Deconstructing the ‘Karen’ meme | Harvard Law Today

By Carolyn E. Schmitt
February 3, 2021

It’s a scene we unfortunately see too often now: A white woman pulls out her phone to call the police to patrol Black people in public spaces. The woman is captured on video, occasionally with her phone to her ear. Her image spreads on the internet as a meme, her actions satirized, a humorous take on an otherwise dangerous situation. Recent examples include “Barbecue Becky” and “Central Park Karen,” who are among the memes studied by Apryl Williams, a faculty associate at the Berkman Klein Center for Internet & Society.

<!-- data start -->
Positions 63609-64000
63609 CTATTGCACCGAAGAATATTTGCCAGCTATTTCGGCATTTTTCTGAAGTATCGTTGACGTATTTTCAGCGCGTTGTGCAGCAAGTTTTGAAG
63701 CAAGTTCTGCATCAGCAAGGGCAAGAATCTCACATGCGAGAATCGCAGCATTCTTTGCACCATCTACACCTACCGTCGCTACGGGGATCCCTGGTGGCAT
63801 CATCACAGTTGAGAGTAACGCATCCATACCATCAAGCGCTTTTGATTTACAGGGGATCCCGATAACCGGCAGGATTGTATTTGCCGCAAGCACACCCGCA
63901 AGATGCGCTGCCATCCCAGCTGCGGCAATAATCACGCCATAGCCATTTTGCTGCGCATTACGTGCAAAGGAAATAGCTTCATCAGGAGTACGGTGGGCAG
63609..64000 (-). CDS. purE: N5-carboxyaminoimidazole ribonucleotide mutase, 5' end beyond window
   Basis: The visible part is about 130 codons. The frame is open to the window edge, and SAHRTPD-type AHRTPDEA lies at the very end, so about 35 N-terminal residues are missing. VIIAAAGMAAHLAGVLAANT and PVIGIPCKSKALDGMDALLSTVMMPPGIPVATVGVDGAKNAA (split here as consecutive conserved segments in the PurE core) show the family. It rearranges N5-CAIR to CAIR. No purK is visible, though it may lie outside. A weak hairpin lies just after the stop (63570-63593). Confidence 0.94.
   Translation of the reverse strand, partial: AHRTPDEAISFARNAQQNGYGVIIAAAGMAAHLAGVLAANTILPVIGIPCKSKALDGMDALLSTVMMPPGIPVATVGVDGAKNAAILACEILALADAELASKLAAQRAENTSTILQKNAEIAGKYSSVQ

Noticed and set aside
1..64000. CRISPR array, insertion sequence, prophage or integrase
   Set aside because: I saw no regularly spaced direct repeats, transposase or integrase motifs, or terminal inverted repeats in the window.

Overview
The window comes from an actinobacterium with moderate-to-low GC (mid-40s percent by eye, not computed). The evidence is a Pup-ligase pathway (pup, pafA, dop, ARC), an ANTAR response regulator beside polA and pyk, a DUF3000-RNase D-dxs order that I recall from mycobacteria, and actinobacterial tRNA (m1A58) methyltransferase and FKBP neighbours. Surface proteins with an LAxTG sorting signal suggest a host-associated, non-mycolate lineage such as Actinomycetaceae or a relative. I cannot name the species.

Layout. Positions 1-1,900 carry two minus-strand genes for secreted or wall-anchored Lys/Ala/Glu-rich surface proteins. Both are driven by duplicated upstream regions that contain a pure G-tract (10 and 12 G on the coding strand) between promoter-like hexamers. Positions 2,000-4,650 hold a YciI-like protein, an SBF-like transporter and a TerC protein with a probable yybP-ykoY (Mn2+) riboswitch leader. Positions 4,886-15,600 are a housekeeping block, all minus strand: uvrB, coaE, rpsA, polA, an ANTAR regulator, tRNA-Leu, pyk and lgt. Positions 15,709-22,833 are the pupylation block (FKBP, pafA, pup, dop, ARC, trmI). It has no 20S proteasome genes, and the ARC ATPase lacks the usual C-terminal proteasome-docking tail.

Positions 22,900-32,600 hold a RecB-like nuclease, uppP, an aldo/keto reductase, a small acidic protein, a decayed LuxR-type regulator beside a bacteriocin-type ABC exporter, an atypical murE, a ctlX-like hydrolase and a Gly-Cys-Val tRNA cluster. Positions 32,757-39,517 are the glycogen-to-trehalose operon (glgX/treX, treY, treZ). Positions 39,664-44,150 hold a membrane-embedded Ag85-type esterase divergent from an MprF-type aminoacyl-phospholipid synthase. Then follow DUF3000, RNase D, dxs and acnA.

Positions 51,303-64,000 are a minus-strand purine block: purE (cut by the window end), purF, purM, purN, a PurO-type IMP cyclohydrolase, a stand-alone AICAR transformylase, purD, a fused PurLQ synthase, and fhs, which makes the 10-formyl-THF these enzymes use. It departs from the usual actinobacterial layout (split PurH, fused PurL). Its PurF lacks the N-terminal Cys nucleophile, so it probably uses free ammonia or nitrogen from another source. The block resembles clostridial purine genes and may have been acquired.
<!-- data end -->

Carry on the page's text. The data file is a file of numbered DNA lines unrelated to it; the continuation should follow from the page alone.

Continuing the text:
Williams, an assistant professor of communication and media at the University of Michigan, explained the history and implications of the images during a recent Berkman Klein event. In conversation with BKC fellow Allissa Richardson, she deconstructed the role of Karen memes today and the systems of racial inequality that have formed the building blocks for these confrontations.


Source: Deconstructing the ‘Karen’ meme | Harvard Law Today

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